Cluver Markotter

Dying without a Will, especially whilst owning Immovable Property, is a Recipe for a Family Feud:

It is a common but unfounded belief that the State will take over your assets if you die without a Will.

The Intestate Succession Act, no. 81 of 1987, sets out the rules of how the estate of a person who died without a Will should be divided between his/her family members.  It specifically makes provision for a surviving spouse, by ensuring that the spouse will inherit the first
R250 000 or a child’s share of the Estate, whichever is more.  A child’s share is calculated by dividing the value of the intestate estate by the number of children of the deceased (both surviving the deceased and deceased children who passed away leaving descendants), plus the number of spouses who have survived the deceased.

Problems arise where the deceased held immovable property, as the above rules would have the effect of the surviving spouse and all the children (or grandchildren representing a predeceased child) inheriting immovable property jointly.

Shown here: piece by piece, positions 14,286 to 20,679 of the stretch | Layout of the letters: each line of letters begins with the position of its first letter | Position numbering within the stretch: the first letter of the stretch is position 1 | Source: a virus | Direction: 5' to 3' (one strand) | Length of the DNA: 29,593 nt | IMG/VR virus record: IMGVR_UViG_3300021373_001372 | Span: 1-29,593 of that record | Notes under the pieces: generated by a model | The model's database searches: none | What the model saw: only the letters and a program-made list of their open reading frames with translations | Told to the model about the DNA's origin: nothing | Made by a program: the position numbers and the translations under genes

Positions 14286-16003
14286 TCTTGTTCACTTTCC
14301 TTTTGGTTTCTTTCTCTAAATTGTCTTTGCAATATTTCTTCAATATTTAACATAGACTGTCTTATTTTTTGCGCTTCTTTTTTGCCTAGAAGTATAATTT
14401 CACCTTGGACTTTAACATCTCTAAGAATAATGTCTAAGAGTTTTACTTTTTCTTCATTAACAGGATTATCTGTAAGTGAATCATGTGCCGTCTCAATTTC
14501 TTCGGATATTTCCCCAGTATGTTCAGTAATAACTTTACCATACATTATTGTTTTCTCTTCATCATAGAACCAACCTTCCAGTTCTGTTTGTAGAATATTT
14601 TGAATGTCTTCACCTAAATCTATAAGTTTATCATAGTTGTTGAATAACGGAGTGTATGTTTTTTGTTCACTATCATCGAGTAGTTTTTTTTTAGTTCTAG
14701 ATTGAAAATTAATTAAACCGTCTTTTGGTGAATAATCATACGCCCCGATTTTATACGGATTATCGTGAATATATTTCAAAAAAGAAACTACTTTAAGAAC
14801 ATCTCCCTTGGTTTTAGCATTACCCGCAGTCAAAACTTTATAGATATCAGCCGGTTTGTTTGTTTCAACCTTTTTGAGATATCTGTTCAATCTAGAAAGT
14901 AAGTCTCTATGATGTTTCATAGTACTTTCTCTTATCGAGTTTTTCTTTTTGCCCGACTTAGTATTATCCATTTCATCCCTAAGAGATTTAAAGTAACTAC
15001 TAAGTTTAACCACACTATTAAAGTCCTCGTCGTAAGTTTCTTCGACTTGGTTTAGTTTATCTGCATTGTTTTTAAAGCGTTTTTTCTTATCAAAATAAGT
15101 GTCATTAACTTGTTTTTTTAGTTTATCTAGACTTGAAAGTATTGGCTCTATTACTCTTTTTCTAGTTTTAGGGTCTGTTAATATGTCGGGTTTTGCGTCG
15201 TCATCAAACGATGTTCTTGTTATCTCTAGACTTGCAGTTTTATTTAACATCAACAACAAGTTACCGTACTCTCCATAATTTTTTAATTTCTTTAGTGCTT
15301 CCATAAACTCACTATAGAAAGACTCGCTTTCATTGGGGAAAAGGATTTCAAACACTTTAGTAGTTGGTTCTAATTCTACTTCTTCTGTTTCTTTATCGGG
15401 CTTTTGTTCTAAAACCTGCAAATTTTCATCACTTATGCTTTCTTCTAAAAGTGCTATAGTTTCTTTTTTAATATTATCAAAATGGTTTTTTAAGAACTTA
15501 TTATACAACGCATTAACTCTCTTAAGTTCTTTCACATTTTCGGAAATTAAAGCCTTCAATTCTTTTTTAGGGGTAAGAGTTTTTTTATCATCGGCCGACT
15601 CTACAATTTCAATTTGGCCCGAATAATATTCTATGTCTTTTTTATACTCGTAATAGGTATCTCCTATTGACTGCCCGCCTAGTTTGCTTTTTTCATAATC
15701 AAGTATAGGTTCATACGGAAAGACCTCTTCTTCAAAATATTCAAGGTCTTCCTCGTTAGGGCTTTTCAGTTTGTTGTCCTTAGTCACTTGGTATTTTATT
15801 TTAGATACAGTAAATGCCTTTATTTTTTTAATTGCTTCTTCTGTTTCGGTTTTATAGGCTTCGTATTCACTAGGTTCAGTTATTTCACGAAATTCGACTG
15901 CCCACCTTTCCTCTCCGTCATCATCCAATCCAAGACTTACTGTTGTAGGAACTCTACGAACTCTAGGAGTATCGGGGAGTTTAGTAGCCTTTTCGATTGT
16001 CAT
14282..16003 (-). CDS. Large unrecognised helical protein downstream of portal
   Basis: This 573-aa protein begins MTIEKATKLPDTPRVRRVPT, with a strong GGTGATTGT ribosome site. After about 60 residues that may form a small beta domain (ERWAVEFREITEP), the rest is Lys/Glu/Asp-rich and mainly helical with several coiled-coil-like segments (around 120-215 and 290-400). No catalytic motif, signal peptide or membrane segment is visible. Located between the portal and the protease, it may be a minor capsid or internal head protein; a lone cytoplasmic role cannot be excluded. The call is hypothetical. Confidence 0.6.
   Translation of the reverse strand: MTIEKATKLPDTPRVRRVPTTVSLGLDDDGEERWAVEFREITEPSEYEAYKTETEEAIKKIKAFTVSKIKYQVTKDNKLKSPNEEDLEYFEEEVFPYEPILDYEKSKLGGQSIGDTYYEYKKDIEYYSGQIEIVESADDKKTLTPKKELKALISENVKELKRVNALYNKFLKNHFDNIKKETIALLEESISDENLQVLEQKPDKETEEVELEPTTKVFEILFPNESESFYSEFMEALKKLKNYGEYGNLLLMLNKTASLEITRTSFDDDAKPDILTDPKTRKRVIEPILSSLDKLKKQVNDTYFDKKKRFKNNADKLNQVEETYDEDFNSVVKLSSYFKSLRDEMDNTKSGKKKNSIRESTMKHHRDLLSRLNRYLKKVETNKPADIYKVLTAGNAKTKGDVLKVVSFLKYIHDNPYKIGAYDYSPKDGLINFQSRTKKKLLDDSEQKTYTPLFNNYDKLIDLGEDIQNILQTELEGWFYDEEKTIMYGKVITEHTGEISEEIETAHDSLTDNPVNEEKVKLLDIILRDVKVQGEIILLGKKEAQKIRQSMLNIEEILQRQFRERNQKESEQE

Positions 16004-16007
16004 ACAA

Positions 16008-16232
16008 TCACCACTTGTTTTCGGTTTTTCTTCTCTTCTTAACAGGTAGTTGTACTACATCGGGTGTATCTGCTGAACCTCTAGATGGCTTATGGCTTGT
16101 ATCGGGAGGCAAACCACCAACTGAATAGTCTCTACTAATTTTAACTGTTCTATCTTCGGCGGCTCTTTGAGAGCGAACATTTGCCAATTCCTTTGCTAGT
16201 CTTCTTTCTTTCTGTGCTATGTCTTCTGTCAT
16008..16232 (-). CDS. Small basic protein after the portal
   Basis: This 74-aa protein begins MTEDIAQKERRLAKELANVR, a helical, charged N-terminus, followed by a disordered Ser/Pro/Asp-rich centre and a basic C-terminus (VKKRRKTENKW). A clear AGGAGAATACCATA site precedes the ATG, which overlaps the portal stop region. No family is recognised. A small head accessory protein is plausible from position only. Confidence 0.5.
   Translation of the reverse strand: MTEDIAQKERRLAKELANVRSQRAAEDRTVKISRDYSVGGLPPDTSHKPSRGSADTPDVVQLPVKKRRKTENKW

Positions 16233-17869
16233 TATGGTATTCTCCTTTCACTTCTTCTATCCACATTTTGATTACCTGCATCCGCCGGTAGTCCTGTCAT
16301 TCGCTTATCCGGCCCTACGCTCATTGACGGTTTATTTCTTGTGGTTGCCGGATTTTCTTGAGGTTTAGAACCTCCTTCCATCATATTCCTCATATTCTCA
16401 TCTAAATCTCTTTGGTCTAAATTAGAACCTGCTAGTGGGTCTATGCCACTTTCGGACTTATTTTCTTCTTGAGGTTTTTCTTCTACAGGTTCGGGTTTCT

Where the deceased is survived by children only, and they in turn have minor children, matters become even more complicated.  There may be problems about who will pay the costs of the administration of the estate and the costs of transferring the immovable property to the heirs, and co-ownership of the property by a number of family members may be impractical and give rise to disputes.

Prevention is better than cure in these circumstances.  To ensure that a surviving spouse or one child inherit the immovable property as sole owner, to avoid complicated and possibly contentious sharing, you should draw up your Will accordingly.

Should you wish to draw up a Will or simply revise your existing Will, please contact our Estate and Trust Department.

This article is a general information sheet and should not be used or relied on as legal or other professional advice. No liability can be accepted for any errors or omissions nor for any loss or damage arising from reliance upon any information herein. Always contact your legal adviser for specific and detailed advice. Errors and omissions excepted (E&OE)

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